The Real Cost of Owning a Vacation Rental Home
So you read yesterday‘s post and still think you want to own a vacation rental home. Now you just need to figure out whether or not you can afford it. How much money does it take to own a second home and how much money will you earn from it? I’ll walk you through the details of our second property to uncover the real cost of home ownership.
As I mentioned yesterday we purchased our rental home near the height of the housing market. We secured a 30 year fixed rate mortgage at 6% through a credit union that required 20% down. These days I highly doubt you could attain a mortgage on a second home without putting down at least 20%. The down payment came from a bunch of stocks and mutual funds that my husband and I had been holding onto for years. A large chunk came from company stock that would now be worthless.
Most people think that you can earn enough money in rental income to cover the cost of the mortgage. While this might be the case in warmer vacation spots where you can rent year round, it is certainly not the norm in a place like the Outer Banks of North Carolina. In North Carolina the typical rental season is between ten and sixteen weeks, depending on how close to the ocean your home is located. The majority of rentals occur in June, July, August and September. Real estate agents may quote you all sorts of year round rental numbers, but most homes rent primarily during that time frame. Due to the short rental season most people cannot make enough money off of their home to cover the mortgage.
If you are interested in purchasing a vacation rental home definitely ask for the latest rental rates and history. This is the best indication of the how much rental income you might be able to earn. Rates on vacation homes vary widely. The homes in our area, of comparable size and age, rent between $2,000 and $3,500 per week during the peak season. The peak season in North Carolina is roughly eight weeks long, so we charge less before and after that time period.
A home that rents for $2,500 during the peak of the season may rent for as little as $800 during the off-season. While $800 a week sounds like a decent number, you must keep in mind that you will rarely rent your home during these non-summer months. If we incurred no other expenses and rented our property twelve peak and shoulder weeks our rental income would cover roughly six months of our mortgage. Of course, there are many expenses that further reduce our income.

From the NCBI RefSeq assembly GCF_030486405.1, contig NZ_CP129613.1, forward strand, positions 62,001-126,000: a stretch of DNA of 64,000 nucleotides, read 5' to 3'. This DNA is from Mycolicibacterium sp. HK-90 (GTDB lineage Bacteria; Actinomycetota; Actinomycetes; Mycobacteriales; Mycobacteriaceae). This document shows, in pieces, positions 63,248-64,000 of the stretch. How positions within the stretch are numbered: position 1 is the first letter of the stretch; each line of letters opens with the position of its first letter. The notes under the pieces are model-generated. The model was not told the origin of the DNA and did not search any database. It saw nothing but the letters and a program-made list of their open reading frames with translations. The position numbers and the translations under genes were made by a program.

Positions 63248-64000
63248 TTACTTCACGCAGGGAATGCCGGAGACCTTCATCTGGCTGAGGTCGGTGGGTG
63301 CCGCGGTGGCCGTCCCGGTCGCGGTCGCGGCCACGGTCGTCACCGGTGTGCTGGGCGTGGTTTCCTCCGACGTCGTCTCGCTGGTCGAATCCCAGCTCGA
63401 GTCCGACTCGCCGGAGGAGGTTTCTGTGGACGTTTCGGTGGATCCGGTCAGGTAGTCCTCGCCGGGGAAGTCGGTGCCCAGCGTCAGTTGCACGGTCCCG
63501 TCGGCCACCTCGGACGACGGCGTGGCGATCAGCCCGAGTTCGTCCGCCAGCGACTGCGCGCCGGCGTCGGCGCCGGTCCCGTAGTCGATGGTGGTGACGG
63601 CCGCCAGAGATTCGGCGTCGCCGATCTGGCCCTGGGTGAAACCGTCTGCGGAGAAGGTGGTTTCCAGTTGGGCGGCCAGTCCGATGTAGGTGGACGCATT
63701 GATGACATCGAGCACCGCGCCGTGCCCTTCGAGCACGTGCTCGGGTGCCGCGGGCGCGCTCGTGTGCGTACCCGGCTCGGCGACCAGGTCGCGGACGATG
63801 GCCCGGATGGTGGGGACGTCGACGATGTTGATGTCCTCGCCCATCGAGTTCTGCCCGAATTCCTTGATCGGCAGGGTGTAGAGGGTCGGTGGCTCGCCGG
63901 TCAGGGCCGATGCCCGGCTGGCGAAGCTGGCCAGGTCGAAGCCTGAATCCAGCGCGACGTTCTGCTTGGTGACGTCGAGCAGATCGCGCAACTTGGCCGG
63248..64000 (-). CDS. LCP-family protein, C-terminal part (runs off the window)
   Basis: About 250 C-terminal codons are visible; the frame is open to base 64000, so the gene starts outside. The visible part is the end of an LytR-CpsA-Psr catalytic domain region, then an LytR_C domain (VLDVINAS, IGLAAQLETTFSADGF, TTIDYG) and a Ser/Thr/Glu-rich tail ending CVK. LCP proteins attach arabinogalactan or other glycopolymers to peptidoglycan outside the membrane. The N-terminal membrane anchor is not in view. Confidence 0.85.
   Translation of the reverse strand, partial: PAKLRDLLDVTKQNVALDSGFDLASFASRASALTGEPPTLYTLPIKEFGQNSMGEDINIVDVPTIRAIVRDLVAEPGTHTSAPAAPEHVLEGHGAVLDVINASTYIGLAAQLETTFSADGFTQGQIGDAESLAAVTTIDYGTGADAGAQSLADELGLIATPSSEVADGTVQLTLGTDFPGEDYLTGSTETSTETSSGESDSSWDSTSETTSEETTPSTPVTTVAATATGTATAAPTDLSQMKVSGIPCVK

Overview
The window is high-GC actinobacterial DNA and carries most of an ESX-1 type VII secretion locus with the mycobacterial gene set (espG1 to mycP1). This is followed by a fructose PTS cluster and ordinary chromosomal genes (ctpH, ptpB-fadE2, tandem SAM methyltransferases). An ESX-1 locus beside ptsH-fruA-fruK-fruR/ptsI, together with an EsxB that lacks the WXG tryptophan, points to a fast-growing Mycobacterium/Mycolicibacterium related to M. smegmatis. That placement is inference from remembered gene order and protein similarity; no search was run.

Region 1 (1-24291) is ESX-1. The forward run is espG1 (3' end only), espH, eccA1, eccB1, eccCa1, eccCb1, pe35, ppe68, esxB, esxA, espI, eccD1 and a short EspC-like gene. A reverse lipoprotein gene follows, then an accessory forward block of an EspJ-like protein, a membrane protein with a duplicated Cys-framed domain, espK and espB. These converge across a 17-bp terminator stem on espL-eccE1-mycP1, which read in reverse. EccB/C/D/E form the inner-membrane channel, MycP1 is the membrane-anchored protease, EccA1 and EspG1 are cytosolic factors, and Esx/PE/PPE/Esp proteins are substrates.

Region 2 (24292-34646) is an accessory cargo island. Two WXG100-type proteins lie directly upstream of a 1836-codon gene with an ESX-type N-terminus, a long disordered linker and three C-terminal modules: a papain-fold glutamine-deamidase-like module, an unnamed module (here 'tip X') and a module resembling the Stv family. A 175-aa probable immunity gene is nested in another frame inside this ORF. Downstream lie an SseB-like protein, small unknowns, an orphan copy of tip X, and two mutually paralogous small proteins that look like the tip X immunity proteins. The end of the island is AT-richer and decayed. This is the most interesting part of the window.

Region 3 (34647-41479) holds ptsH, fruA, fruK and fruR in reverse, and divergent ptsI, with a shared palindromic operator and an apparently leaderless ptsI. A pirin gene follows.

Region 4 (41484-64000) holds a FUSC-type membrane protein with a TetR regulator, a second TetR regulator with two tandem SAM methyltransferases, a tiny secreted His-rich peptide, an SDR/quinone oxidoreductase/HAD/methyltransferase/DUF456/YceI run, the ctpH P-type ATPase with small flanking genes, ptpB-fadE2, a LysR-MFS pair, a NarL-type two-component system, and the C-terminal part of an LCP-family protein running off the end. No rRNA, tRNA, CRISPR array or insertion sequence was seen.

For example, if you do not live in the vacation area you will probably need the services of a rental agency, which will help you find renters, clean the home weekly and be available to listen to all customer calls and complaints. The commission rate is typically in the range of 16-30% in North Carolina. At other vacation spots it can vary widely. At 30% the rental company is taking almost a third of your income.
In my opinion the commission is a huge rip-off. The rental agency is relatively good at getting renters into your home, but they aren’t much good for anything other than that. The agencies almost never hold tenants responsible for broken items, so if something is destroyed or stolen the owner almost always ends up paying for it. As an owner you may expect to pay between $50 – $150 a year to replace small appliances like toasters, coffee makers and blenders.
If you own a pool and/or hot tub you will need to pay for a weekly pool cleaning service. We typically pay between $100 and $150 per week just for those services. Unless you do the work yourself you’ll also need to pay additional fees to open and close the pools. That can cost between $300 – $500 total. Of course, you can charge renters more for the use of your pool and hot tub, which does boost overall revenue.
As an owner you will also be responsible for paying any laundry related fees. For example, if a renter spills chocolate sauce all over the rugs in your home, the rental agency will send the carpets out for cleaning and then mail you bill. The same occurs for bedspreads, curtains and any other item that might need laundering.
If you want to keep renters happy you will also need to replace bedding, curtains and even art work every few years. No one wants to sleep on an ancient bedspread or look at stained and tattered drapes. We typically spend between $100 – $200 on items like this each year. I search Burlington Coat Factory and Marshall’s for inexpensive designer items and replace at least one bedspread and a handful of blankets each year.
You will also want to set aside a budget and/or time to clean your windows, repaint your home and perform other home maintenance projects. While you might allow paint chips or outdated bathrooms in your home, you should be aware that renters will not be fond of it. The costs for home maintenance can range from a couple of dollars for a can of paint to a few hundred dollars for bathroom remodeling.
Lastly, if the money you get from renting your home does not cover the cost of renting it, you may be able to post a taxable loss on Schedule E. The tax laws for rental properties are extremely complex and since I’m not an accountant I’d highly suggest you speak with a CPA. There are also lots of good articles on the Internet that can explain the differences between passive and active income and between rental properties and personal residences. In each of these situations different tax laws will apply.
At the end of the day our rental income doesn’t come close to covering our mortgage and expenses. If we purchased our property at a different point in time we might be closer to hitting the mark, but as it stands now we have a long way to go before our property becomes profitable.
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